This article is by Mark Prest, Founding Director of Portraits of Recovery, sharing insights into their most recent project, The Repair Centre
For 11 years, Portraits of Recovery has been inspiring and supporting people in recovery from substance use from Greater Manchester and beyond through the arts and culture. Centrally, our work reimagines ways in which recovering people and their communities are more authentically represented and better understood. We engage those in recovery by empowering them as artists and creators, growing their participation in culture, demystifying the world of contemporary art and giving a powerful voice to an all too often-marginalised community.
We empower Recoverists (people in recovery) to create art for challenging the social stigma associated with substance use. Our work reframes addiction and recovery as a health, social and cultural issue and not a moral failing, guided by Recoverism; an inclusive social movement and form of cultural activism. Recoverism is an ideology which can help support society to better look at itself, to shift radically how we all work, think, live, love, connect and creatively express ourselves.
Our most recent project, The Repair Centre (2022), invited participants to explore the parallels between ceramic reconstruction and recovery – two forms of “repair”. Through a series of workshops utilising non-traditional methods and a mindful approach inspired by kintsugi, Recoverists learned new skills and showcased original work in a pop-up display at Manchester Craft and Design Centre.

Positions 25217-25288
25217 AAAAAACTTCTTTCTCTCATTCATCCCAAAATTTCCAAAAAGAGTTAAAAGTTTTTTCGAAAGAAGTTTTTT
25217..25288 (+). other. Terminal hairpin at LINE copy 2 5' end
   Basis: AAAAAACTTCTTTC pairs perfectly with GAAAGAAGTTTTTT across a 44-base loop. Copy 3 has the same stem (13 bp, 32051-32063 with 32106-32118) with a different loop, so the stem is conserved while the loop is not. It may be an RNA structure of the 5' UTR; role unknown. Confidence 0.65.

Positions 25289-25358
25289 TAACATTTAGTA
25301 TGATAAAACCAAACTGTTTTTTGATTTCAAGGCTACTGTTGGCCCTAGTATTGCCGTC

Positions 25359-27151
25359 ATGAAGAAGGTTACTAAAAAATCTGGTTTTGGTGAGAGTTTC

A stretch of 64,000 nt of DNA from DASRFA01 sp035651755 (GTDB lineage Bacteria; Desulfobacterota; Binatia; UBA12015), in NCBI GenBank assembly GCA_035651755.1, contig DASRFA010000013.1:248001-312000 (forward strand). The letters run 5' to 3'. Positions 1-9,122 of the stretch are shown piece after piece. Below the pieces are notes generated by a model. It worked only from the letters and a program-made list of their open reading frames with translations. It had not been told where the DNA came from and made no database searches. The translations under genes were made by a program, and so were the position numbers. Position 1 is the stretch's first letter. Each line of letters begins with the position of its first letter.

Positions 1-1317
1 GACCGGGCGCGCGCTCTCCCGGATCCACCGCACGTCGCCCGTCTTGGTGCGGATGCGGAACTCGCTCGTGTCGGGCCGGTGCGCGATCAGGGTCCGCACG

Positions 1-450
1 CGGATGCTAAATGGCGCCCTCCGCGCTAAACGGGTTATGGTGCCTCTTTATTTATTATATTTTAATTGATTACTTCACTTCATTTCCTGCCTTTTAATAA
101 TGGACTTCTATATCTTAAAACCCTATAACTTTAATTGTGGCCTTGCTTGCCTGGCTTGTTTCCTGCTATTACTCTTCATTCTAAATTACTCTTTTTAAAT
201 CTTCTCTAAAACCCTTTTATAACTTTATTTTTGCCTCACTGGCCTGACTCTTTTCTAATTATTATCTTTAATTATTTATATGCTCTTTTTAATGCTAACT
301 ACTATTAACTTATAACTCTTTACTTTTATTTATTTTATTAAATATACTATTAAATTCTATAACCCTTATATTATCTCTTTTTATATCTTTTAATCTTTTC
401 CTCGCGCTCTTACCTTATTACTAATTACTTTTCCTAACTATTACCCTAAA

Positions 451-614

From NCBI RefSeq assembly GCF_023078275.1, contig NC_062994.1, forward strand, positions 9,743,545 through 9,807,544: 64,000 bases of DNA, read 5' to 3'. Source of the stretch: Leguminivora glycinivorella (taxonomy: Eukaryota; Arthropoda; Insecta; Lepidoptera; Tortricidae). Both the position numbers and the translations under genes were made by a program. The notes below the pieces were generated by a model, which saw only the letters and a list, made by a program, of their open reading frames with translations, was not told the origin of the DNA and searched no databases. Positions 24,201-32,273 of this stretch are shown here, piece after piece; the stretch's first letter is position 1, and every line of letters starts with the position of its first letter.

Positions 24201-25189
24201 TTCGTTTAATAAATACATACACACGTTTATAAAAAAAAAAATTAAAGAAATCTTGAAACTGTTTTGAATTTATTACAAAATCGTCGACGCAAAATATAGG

Kintsugi (the art of repairing broken ceramics with gold) is rooted in the Japanese philosophy of Wabi Sabi – which encourages us to embrace imperfection, and appreciate the beauty of human flaws:
A broken pot is made whole again, and within its golden repair we see a world of meaning. Kintsugi is the art of embracing imperfection. (Kintsugi: The Poetic Mend. Bonnie Kemske, 2021, Herbert Press).
For each of our projects, we commission a range of artists to develop new work that gives authentic voice, for re-framing stigmatized perceptions and a Recoverist view of themselves and their place within the world. Our projects seek to break down barriers and promote inclusion through enhanced notions of cultural citizenship, with many Recoverists going on to find employment, access further education and re-integrate into society. Recently, one of our Recoverists, Anastasia, who participated in Sounds at the Edges (2021), was offered a place studying BA Textiles in Practice at MMU’s Manchester School of Art.
Stories like Anastasia’s, who after working with us was inspired to return to study , are why we know that the work, works. A Recoverist approach that harnesses the transformative powers of art, and the therepeutic benefits of art-making can have a huge impact on people’s lives, which is why de-stigmatising the recovery experience is so important to society and to increase senses of community and individual wellbeing.
Find out more about Portraits of Recovery and other upcoming projects.
Main image: Artist Carol McNicoll leads a workshop exploring textile repair methods